Health-care reform has stalled in the Senate, but conservatives can take heart in some other efforts to “drain the swamp” in Washington — especially when it comes to the administrative state. The Trump administration has already rolled back many harmful Obama-era rules and regulations, including at least 30 promulgated by the Environmental Protection Agency. And congressional Republicans have, on several occasions, successfully invoked the Congressional Review Act (CRA) to undo a host of other overreaching Obama administration efforts.
These moves are encouraging, but they are only a temporary solution, because there’s still nothing to prevent the next Democratic administration from engaging in a spate of new administrative rulemaking. The U.S. Constitution is structured to be a bulwark against big government, but judicially created doctrines have ceded more and more authority to administrative agencies over the years, which is what empowered the Obama administration to use administrative rulemaking to pursue its agenda after Democrats lost control of the legislative branch.
The delegation of congressional lawmaking authority to administrative agencies became a focal point in the fight over Judge Neil Gorsuch’s nomination to the Supreme Court — perhaps the high-water mark of the new administration for conservatives. In an opinion issued shortly before the president chose to nominate him to the high bench, Gorsuch observed that delegating vast authority to administrative agencies concentrates power in the executive branch “in a way that seems more than a little difficult to square with the Constitution.” Senate Democrats made much hay of this comment in confirmation hearings, and with good reason: Circumventing the Constitution’s checks and balances to make laws by bureaucratic fiat empowers the “progressive” project.
Fortunately, the CRA gives Congress at least some power to reassert its constitutional authority, if it acts quickly. Although it is too late to apply CRA review to many Obama-era administrative rules, at least some opportunities still remain for Congress to act. Chief among those is a new rule issued by the Consumer Financial Protection Bureau (CFPB) — the agency created by Democrats in the wake of the financial crisis, with a director who cannot be replaced by the president and a budget that cannot be reviewed by Congress. Under the leadership of the CFPB’s hold-over director, Richard Cordray — a politically ambitious Democrat with deep political ties to the plaintiffs’ bar — the agency recently went forward with a proposed rule that would wipe out consumer-friendly arbitration clauses in contracts if they foreclosed lawyer-friendly class-action litigation. Congress should use the CRA to nix this sop to America’s trial lawyers before its current session comes to a close.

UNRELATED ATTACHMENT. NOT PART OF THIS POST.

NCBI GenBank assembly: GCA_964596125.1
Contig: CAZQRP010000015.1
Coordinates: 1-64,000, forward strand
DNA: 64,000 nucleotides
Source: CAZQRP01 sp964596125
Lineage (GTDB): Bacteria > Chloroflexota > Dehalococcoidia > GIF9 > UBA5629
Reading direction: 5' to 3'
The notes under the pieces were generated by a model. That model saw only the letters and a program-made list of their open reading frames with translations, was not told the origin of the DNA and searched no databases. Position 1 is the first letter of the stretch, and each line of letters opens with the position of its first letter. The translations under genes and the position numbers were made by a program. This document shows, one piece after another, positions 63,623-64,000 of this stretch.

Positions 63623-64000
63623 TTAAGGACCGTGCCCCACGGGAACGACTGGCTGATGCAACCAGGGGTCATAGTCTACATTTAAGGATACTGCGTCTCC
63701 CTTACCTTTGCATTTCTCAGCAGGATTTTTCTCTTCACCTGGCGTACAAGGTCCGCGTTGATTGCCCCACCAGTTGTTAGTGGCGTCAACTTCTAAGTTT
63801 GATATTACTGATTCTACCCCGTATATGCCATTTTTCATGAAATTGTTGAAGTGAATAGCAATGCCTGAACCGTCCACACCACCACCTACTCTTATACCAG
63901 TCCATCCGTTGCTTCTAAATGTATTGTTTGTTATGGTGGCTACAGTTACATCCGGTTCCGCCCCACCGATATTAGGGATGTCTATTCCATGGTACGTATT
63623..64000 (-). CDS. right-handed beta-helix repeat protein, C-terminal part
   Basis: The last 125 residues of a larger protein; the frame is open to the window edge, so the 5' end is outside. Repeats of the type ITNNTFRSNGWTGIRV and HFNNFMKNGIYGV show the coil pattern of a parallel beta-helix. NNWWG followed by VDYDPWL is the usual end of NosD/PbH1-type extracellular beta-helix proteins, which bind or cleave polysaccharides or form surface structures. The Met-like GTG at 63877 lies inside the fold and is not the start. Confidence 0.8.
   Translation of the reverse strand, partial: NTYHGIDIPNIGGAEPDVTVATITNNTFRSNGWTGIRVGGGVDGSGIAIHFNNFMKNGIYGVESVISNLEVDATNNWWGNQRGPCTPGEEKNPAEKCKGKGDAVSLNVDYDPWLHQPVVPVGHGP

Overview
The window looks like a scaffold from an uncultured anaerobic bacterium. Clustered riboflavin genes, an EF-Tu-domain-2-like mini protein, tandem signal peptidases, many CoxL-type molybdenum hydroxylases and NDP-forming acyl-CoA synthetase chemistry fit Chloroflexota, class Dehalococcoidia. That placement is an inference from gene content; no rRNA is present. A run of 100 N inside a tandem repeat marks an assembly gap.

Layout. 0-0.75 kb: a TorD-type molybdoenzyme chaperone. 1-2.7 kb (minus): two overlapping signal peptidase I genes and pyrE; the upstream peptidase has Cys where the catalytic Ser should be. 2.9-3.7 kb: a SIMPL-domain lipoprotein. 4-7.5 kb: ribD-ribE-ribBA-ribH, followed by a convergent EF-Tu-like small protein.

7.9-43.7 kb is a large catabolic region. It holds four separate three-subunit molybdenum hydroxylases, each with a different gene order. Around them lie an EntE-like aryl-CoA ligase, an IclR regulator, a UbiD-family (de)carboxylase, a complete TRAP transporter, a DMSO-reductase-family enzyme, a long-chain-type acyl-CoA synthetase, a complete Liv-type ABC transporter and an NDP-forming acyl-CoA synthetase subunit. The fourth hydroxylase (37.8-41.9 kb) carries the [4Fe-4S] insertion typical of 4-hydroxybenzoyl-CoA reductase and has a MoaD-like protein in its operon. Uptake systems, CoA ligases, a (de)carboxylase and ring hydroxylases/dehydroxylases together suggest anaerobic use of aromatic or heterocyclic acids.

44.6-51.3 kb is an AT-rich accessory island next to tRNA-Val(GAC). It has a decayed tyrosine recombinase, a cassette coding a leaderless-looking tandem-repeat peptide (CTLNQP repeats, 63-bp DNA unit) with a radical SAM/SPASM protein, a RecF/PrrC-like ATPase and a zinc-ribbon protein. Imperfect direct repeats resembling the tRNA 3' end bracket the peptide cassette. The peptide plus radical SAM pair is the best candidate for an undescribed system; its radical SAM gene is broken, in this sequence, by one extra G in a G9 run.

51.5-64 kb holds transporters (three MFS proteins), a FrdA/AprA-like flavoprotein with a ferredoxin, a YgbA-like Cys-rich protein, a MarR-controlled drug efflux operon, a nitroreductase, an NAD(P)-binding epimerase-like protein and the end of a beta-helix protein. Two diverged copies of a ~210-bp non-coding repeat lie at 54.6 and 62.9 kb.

Beyond undoing the Obama administration’s flurry of regulations, Congress’s Republican leadership should seriously consider ways to restrain future attempts to govern through unaccountable administrative rulemaking. To that end, they should pass the Separation of Powers Restoration Act, which would restrain the delegation of authority to administrative agencies decried by Justice Gorsuch. In a pair of decisions known well to lawyers but little to the broader public — Chevron and Auer — the Supreme Court prevented courts from overriding agencies’ interpretations of their own rules and the congressional laws that empower them. But there is nothing to stop Congress from stepping in to instruct courts not to defer to out-of-control agency officials.
Congress should also address what we at the Manhattan Institute have dubbed “criminalization without representation.” Of the more than 300,000 criminally enforceable federal rules and regulations, only about 5,000 can be found in statutes voted on and passed by Congress; the rest were created by unelected bureaucrats. Congress should review any new federal regulation with criminal teeth before an administrative agency can finalize it.
The Trump administration’s efforts to roll back the administrative state have already borne fruit, and Republicans should continue to dismantle the legacy of Barack Obama’s pen and phone through executive and congressional review. But there’s more to be done. By enacting the Separation of Powers Restoration Act and legislation that would reserve to the legislative branch its proper constitutional role to create criminal offenses, congressional leaders would also restrain future administrations from side-stepping the political process to enact an agenda. In addition to being good public policy, these efforts might help build the good will and momentum Republicans will need to deliver on their agenda’s more ambitious goals.